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Thanks for the information

As soon as I get the material pull from the barn I will post some pictures to show what I will be working with. I have planned to run the material through a plane just to square it up.

I like the idea of gluing it to the plywood, I was just worried about the material shrinking/expanding. Any suggestions or opinion on running the material across the width of top surface or running the boards length of the top. I am looking at a 4' x 8' top.

thanks again..
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post #7 of 10 Old 03-31-2014, 03:54 PM
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Quote:
Originally Posted by net_roamer View Post
As soon as I get the material pull from the barn I will post some pictures to show what I will be working with. I have planned to run the material through a plane just to square it up.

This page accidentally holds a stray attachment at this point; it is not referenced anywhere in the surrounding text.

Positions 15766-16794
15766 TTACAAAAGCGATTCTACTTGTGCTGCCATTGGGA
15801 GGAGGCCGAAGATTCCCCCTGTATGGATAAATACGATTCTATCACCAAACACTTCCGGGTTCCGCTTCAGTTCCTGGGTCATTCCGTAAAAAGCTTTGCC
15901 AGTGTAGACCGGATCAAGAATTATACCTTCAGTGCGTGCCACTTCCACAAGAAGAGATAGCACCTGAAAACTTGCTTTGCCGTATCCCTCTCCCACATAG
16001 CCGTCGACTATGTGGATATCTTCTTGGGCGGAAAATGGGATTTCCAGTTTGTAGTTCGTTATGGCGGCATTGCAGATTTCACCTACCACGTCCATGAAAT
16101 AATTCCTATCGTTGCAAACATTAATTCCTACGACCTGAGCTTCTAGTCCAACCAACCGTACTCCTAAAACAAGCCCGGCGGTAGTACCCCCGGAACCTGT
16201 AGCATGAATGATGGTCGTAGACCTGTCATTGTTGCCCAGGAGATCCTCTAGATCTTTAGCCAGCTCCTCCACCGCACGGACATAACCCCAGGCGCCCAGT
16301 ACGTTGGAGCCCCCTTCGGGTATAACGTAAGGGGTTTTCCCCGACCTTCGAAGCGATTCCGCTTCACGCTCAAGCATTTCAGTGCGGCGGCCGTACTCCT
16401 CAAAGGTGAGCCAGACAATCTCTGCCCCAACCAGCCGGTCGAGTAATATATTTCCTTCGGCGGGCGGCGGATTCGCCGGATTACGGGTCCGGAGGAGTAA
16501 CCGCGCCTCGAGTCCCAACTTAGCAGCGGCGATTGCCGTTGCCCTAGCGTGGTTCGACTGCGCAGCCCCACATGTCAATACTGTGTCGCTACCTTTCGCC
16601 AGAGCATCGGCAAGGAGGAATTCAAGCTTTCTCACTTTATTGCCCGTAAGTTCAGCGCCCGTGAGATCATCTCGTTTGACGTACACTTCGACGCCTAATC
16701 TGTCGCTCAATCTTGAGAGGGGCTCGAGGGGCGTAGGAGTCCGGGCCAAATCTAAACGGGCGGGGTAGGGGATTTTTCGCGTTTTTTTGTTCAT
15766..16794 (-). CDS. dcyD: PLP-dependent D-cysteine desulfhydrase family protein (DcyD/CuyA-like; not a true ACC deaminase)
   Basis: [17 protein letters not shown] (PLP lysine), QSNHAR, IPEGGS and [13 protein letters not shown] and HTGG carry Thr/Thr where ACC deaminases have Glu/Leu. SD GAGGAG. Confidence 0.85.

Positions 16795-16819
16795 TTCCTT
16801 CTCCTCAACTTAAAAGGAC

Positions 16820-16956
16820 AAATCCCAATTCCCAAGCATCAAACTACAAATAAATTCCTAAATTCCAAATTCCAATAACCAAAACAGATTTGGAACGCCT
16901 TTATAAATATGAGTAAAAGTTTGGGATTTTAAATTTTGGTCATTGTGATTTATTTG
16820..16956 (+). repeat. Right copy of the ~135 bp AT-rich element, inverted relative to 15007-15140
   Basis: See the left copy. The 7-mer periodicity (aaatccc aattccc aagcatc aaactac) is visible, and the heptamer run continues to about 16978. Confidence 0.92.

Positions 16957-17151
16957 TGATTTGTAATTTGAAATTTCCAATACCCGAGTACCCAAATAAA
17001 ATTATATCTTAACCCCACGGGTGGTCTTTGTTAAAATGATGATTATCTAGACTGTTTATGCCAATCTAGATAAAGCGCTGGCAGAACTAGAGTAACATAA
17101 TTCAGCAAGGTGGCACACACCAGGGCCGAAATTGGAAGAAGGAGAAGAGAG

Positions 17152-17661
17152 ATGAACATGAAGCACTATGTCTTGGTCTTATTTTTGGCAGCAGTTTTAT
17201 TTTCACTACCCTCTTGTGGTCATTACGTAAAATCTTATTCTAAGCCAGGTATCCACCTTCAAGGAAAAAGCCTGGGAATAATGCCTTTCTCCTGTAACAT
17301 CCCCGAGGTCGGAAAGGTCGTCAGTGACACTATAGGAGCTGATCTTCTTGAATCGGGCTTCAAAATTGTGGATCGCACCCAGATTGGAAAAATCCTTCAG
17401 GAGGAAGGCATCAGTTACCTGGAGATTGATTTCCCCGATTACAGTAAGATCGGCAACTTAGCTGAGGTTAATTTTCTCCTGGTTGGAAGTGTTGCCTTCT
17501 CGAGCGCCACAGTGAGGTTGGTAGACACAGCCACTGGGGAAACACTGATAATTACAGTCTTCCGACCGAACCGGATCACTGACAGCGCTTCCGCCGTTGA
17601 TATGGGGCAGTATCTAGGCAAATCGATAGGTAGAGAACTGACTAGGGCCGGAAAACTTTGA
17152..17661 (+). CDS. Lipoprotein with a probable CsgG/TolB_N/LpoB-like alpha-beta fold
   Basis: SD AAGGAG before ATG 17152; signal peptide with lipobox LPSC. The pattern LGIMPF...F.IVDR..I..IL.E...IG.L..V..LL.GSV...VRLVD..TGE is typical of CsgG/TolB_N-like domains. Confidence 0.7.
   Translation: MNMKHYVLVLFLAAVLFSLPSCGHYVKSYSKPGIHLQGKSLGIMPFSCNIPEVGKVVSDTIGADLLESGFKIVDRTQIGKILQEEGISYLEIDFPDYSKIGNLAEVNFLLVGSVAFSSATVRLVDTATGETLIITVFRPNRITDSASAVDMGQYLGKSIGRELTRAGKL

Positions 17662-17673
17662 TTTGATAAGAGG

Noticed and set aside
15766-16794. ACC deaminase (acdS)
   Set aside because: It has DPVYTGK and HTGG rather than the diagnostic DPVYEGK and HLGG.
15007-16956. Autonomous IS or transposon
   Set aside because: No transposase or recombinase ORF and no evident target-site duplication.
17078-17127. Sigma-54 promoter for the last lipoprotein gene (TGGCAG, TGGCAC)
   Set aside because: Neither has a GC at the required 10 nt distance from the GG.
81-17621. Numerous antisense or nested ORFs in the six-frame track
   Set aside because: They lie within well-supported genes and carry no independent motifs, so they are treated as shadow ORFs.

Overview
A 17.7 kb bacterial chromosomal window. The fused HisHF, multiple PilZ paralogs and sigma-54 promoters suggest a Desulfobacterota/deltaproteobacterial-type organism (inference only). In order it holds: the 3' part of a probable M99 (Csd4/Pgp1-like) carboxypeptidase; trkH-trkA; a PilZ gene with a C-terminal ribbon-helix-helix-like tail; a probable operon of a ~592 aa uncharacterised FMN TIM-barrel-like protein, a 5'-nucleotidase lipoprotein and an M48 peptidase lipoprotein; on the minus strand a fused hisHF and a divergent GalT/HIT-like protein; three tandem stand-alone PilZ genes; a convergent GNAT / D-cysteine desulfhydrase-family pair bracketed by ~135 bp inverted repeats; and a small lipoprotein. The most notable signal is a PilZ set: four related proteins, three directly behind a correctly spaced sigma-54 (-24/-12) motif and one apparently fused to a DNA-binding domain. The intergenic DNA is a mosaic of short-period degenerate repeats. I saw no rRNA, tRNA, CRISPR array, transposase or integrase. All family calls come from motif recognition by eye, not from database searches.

I like the idea of gluing it to the plywood, I was just worried about the material shrinking/expanding. Any suggestions or opinion on running the material across the width of top surface or running the boards length of the top. I am looking at a 4' x 8' top.

thanks again..
It's kind of a gamble gluing solid wood to plywood but on the other hand the barn wood should be so dry you might not have a issue with wood movement.
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post #8 of 10 Old 03-31-2014, 05:04 PM
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That was my point

Quote:
Originally Posted by Steve Neul View Post
It's kind of a gamble gluing solid wood to plywood but on the other hand the barn wood should be so dry you might not have a issue with wood movement.
The barnwood has gone through it's drying cycle by now. If the backside is sealed by the plywood and the front side is sealed by a finish of some sort, no moisture will be absorbed. JMO.

There are lots of articles on how wood moves in the drying process, but I can not find any which deals with how much a piece which has reached equlibrium and then sealed on both sides will move.